Survey About Injury Risks to Children
A national survey of 1,000 parents found that many don't know key facts regarding potential safety hazards for children. Among the survey's findings: One in three parents are unaware that children can drown in as little as 2 inches of water. Less than half of parents know falls are the leading cause of unintentional injuries to toddlers. And more than half underestimate how long children should be in a booster seat. "Particularly in the area of car safety seat usage, parental knowledge tends to decrease as children age," said Dr. Michael Gittelman, an emergency room pediatrician and medical adviser to "Get on Board with Child Safety," a national child injury prevention initiative.
"Parents need targeted information about the different unintentional injury risks to children as they grow, from infant stage to toddlers to kids and all the way through adolescence." Unintentional injuries are the leading cause of death for U. children ages 14 and under. "Get on Board with Child Safety" was spearheaded by the children's brand "Safety 1st" and the National Association of Children's Hospitals and Related Institutions.
They offer the following tips for parents: * Use a booster seat for children up to 8 years or 80 pounds. Adult seat belts usually do not fit such children properly unless they are in booster seats. When the belt sits too high in the abdominal and neck areas, it can cause serious injuries in an auto crash. Your child is approximately half as likely to be injured when using a booster seat instead of a seat belt alone. * Always have your children wear a helmet. Bike injuries send hundreds of thousands of kids ages 5 to 14 to the emergency room each year. * Supervise the trampoline. Approximately 90,000 kids visit the emergency room each year after a trampoline injury. Trampolines are even more dangerous when multiple kids are jumping at once or when a child does somersaults. * Never leave children unattended in or near the water.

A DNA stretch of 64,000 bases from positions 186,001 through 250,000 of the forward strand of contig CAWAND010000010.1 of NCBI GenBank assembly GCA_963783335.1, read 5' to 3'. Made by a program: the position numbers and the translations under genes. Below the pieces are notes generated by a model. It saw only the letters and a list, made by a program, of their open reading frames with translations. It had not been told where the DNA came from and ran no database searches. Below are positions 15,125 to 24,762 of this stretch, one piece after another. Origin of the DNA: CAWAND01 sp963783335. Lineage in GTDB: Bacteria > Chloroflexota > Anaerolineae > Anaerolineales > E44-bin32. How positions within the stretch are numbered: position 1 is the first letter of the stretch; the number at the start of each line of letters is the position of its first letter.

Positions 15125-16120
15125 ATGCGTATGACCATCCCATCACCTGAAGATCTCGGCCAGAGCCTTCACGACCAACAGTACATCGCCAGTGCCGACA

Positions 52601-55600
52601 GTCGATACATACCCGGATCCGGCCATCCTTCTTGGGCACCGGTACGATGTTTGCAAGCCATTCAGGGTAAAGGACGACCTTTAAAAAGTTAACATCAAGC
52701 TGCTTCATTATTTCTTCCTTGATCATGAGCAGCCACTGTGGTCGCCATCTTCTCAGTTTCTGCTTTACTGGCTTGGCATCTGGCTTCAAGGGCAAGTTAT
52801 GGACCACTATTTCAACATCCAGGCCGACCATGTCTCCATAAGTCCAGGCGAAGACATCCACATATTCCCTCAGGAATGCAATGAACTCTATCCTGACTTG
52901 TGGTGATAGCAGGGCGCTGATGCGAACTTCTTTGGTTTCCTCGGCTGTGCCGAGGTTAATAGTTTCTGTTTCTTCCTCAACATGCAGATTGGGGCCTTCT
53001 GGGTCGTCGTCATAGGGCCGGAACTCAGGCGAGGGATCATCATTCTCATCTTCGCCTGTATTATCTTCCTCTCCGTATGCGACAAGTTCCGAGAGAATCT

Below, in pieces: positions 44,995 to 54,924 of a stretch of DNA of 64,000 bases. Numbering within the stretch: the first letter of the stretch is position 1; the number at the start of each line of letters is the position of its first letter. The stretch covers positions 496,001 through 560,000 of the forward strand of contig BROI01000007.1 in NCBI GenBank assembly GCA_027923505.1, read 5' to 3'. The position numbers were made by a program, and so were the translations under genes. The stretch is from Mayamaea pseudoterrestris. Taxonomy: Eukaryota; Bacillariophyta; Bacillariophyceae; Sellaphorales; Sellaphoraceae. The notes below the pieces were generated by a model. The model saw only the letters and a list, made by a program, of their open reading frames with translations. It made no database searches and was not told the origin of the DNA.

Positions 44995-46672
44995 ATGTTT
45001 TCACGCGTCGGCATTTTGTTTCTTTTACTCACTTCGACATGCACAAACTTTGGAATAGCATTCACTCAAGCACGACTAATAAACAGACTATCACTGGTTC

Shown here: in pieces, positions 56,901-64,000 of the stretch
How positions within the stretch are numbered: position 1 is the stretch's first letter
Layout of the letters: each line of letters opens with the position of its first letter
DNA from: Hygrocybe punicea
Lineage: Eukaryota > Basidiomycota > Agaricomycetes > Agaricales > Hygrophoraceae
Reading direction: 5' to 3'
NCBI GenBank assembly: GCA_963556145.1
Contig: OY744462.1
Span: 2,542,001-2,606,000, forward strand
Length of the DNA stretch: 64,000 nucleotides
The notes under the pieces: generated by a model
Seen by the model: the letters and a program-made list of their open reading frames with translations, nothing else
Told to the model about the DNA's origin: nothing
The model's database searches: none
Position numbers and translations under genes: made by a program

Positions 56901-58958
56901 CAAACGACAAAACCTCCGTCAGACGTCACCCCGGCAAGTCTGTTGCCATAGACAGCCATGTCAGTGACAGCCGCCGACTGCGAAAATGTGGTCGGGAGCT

Install gates around pools and use doorknob covers to prevent toddlers from getting out of the house and into water without supervision. Always drain small pools when not in supervised use.